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Around the Jewish World: Jewish Center Opens in Death Camp’s Shadow

September 13, 2000
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A prayer and study center honoring Jewish life has opened near the place that for more than half a century has been the paramount symbol of Jewish death.

Jordan’s Prince Hassan joined Roman Catholic clergy, Polish, U.S. and Israeli officials and Holocaust survivors in an emotional ceremony Tuesday dedicating the Auschwitz Jewish Center in Oswiecim – the town outside which the infamous Nazi death camp was built.

The center complex, which includes study, prayer and educational facilities, encompasses the lone remaining synagogue in Oswiecim – the Chevra Lomdei Mishnayot Synagogue – which has been fully restored. It is the only active Jewish institution near the site of the Auschwitz death camp.

“There is in today’s ceremony a message of hope, of tikvah,” said Hassan, who attended the ceremony in his capacity as moderator of the World Conference of Religion and Peace.

“After survival comes revival,” he said. “The message here is that death is not the end of life.”

Hassan, the brother of the late King Hussein, noted that he was aware of the “delicate nature” of his participation in the ceremony. But, he added, “further understanding through sharing in our common humanity is a duty of conscience.”

Former Knesset speaker Shevach Weiss, a Holocaust survivor from Poland who is now the chairman of the Yad Vashem Holocaust Memorial in Jerusalem, hugged Hassan warmly and welcomed his presence.

“The fact that you are here with us is a symbol of the continuity of making peace,” he said. “It means solidarity with the present time and understanding of what happened in the past.”

The $10 million Auschwitz Center project was conceived and sponsored by the New York-based Auschwitz Jewish Center Foundation, founded in 1995 by philanthropist and businessman Fred Schwartz.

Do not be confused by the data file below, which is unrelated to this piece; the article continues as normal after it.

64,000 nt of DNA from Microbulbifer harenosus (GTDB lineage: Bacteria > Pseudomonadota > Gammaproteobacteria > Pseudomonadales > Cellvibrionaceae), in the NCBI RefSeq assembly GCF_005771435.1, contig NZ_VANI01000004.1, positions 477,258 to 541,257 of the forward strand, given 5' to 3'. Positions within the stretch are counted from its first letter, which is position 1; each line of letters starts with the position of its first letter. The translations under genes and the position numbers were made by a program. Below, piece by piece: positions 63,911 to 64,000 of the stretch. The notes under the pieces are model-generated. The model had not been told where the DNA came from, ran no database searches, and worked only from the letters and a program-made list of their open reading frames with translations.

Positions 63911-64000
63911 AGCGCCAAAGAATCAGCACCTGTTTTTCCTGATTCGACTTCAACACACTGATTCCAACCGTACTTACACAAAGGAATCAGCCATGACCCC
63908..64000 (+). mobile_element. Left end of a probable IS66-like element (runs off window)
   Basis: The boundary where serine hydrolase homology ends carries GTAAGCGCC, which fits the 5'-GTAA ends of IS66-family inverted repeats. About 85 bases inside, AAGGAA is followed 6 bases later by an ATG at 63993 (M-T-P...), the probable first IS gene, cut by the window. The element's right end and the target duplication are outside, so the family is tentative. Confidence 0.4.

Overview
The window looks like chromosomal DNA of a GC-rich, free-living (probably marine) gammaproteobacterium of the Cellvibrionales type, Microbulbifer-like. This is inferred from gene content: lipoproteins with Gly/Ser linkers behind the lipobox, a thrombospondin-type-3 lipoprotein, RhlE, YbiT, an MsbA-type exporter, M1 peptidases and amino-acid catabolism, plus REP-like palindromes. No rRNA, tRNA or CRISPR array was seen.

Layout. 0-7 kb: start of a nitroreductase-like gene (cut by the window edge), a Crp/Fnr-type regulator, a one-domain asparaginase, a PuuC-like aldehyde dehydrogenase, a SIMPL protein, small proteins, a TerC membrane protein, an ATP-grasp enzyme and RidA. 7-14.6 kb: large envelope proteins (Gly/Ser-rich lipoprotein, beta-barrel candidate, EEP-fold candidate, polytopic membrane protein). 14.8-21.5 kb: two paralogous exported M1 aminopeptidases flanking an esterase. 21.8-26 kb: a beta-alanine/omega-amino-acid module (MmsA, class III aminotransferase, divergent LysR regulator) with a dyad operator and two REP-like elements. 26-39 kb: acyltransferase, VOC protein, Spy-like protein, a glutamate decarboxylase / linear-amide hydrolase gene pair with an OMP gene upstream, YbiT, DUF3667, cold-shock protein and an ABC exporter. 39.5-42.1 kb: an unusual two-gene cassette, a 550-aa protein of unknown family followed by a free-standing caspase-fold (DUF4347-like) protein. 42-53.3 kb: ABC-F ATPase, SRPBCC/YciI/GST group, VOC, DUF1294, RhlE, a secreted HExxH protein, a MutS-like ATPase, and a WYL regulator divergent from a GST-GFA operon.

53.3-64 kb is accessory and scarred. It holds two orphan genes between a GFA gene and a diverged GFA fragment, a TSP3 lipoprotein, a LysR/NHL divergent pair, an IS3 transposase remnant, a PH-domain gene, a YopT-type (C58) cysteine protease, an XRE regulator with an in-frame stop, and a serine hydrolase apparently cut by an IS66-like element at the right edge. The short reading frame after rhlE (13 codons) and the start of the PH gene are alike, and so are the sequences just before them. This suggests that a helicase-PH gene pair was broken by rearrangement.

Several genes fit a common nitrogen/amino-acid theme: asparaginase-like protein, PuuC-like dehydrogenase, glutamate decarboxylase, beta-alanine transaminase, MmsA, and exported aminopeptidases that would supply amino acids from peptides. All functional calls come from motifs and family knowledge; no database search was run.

Its aim is to commemorate the victims of the Holocaust and mourn their loss, not by showing how they died – but how they lived, focusing on the life, culture and history of the pre-war Jewish community of Oswiecim as a microcosm of destroyed European Jewry.

“The camps represent the anonymity and mechanics of death,” Schwartz – known from U.S. television commercials as “Fred the Furrier” – told JTA before the ceremony. “Our center counters this anonymity.”

The center also hopes to establish itself as a positive, living Jewish presence near the place that is the world’s biggest Jewish cemetery and the ultimate symbol of the Shoah. There are more than 40 Catholic institutions in the area.

“This synagogue is a testament to the vibrant souls who lived life to the fullest within its walls,” said Michael Lewan, chairman of the U.S. commission for the Preservation of America’s Heritage abroad, a co-sponsor of the project.

“Today, Oswiecim has reconciled with its past in an act of love, an act of peace,” he said.

The Chevra Lomdei Mishnayot Synagogue was restored to how it looked in the 1930s, when the town’s 7,000 Jews made up more than half of the local population and Oswiecim was widely known among Jews by its Yiddish name, Oshpitsin.

The building attached to the synagogue, once the home of local Jews, includes an auditorium, an exhibition on Jewish life in Oswiecim, and a family history center where people can trace their ancestry through computer data bases.

The walls of the complex are hung with historic photographs of Oswiecim Jews, and with pre-war scenes of the town.

“My grandparents came from Oswiecim and had a most marvelous childhood here,” said Lucia Goodhart of Baltimore, who attended the ceremony.

“Opening this center represents not only a rejuvenation but a restoration of relationships. During the ceremony I felt my heart beating out of my chest,” she said. “It is a justification that we lived here. From despair, I have serious feelings of hope.”

The opening of the center took place against a background of controversy over the establishment last month of a discotheque in a local building that had been used for Nazi-era slave labor.

The Polish government joined Jewish groups in criticizing the opening of the disco and urged the owners to move it to another location.

At the dedication of the Auschwitz Center, Oswiecim Mayor Jozef Krawczyk welcomed the new center and new Jewish presence.

He said he hoped that the center would serve as an aid to reconciliation and called on Jews to be sensitive to the day-to-day problems of the city and its citizens.

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